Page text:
Wrapping up Speeds and Feeds, part 5: Access

It isn't enough that all our devices are efficient, reliable, rugged, and secure. They still need to learn to work together more conveniently. Here's how.

Peter Glaskowsky
Peter N. Glaskowsky is a computer architect in Silicon Valley and a technology analyst for the Envisioneering Group. He has designed chip- and board-level products in the defense and computer industries, managed design teams, and served as editor in chief of the industry newsletter "Microprocessor Report." He is a member of the CNET Blog Network and is not an employee of CNET. Disclosure.
Peter Glaskowsky
3 min read

In this last wrap-up post for Speeds and Feeds, I address what may be the most important issue in the future of personal computing architecture: consistent data access across multiple platforms.

Perhaps it's my multi-platform background, but I've never demanded or expected consistency in form factors, user interfaces or even capabilities. Variety in these areas is great; it's what makes the personal computing market so big. Variety is also why I keep so many PCs and consumer electronic devices around (see photo); I like knowing I have the right tools for many different jobs.

Peter Glaskowsky's current gizmos
My active gizmo collection. Back row: Apple MacBook Pro (note the discolored helicopter tape protecting the palm rests), Amazon Kindle, Sony Reader, NEC Versa LitePad Tablet PC. Front row: 4G iPod, iPhone, iPod Classic, OLPC XO-1. All of these items provide independent data storage. Peter N. Glaskowsky

On the other hand, I really don't like the fact that all of these machines are, in effect, independent little islands of data storage. Sure, most of these things have sync functions to help move the relevant data among them, and syncing is fine if you only have one PC and one gizmo, but at some point it becomes a pain in the neck.

In 2000, as a columnist for Electronic Business magazine, I wrote a piece titled "Where do your data live?" In it, I lamented the proliferation of isolated data stores on the growing number of personal electronic devices.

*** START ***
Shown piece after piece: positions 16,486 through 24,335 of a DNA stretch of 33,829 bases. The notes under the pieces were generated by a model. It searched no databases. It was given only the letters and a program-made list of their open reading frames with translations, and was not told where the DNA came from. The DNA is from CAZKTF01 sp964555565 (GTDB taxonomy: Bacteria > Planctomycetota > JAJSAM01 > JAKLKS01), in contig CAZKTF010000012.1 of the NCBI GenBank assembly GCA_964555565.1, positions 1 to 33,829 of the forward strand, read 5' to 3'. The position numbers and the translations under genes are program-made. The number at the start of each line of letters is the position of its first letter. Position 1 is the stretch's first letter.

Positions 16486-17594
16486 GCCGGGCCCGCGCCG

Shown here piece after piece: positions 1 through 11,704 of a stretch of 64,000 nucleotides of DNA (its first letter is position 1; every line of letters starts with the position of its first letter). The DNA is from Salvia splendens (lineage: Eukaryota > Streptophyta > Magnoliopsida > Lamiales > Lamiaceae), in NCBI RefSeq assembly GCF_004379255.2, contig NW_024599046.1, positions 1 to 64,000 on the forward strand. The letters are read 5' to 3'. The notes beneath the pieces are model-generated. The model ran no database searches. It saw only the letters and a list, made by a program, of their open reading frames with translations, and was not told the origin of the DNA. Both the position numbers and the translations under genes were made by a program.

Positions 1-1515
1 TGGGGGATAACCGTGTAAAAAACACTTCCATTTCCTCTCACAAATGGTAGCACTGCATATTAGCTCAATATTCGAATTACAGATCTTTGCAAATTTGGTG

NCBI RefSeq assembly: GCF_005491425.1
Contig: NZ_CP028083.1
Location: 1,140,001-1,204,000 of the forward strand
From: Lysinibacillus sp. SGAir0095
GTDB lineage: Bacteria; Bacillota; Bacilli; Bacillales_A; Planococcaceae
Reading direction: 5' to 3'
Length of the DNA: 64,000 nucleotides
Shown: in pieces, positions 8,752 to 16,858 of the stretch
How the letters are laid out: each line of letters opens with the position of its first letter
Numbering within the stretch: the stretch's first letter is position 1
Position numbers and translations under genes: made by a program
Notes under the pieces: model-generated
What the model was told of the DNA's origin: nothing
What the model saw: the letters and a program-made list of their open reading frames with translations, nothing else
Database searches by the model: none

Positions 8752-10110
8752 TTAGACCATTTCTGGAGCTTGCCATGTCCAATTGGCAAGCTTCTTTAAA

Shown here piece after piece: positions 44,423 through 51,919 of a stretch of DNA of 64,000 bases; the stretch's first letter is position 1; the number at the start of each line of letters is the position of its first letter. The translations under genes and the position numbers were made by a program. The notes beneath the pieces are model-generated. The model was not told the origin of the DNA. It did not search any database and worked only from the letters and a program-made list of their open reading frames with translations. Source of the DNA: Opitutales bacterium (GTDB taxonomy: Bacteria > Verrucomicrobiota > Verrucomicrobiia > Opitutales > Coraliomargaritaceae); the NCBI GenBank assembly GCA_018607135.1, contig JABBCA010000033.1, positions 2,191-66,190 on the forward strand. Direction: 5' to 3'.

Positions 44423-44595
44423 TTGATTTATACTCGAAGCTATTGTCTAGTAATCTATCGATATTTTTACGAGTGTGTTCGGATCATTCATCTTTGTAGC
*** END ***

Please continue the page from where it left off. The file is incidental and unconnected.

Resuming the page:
I pointed out that the computer industry had already found a better way to manage this problem: caching. Caching technology allows data to be shared among many storage subsystems. Each datum is "owned" by exactly one storage device, and all of the stores negotiate among themselves to change ownership as needed according to how the data are used.

I proposed that we adopt a caching model instead of thinking of every gizmo as a separate storage device. Each file could carry tags that identify where the master copy of the data should reside and what other devices should have copies of each item. (This tagging can even be extended to individual records in databases such as address books.)

This approach would eliminate the need to move data around manually. Any two connected devices could figure out for themselves if any data need to be synchronized between them--and the Internet can keep all of our devices connected almost all the time. Cloud storage makes a pretty effective location for those master copies, too.

I still think this is a good idea. There are some proprietary solutions along these lines, such as the sync features of Apple's MobileMe and Microsoft's Windows Mobile Device Center, but these solutions leave much to be desired, including interoperability. I'd love to see an open standard for data sharing, including file system extensions to support the necessary tags.

A few things have changed since 2000. USB and Wi-Fi have become ubiquitous, making it much easier to connect devices together (though there's still plenty of room for improvement in that area). The storage capacity of personal electronic devices has soared; the Newton I used in 2000 has been replaced by an iPhone with over 680 times as much flash memory.

Perhaps even more importantly, it's become practical for almost any personal electronic device to access and process the vast majority of data objects we own. There aren't very many files on my laptop hard disk that can't be at least viewed on my iPhone. Most of the exceptions, things like Photoshop images and HD video files, can at least be converted to compatible formats.

These changes have made a caching strategy even more valuable. Of course, automated data movement makes effective data security even more important (see "Wrapping up Speeds and Feeds, part 4: Security").

Ideally, our devices should stop acting like separate systems at all, but rather as multiple views into one consistent set of documents. Each device can still have its own look and feel, but not its own independent storage.

I think these last five posts have suggested enough projects to keep everyone busy for a while. When that's all done, I'll explain what we need to do next!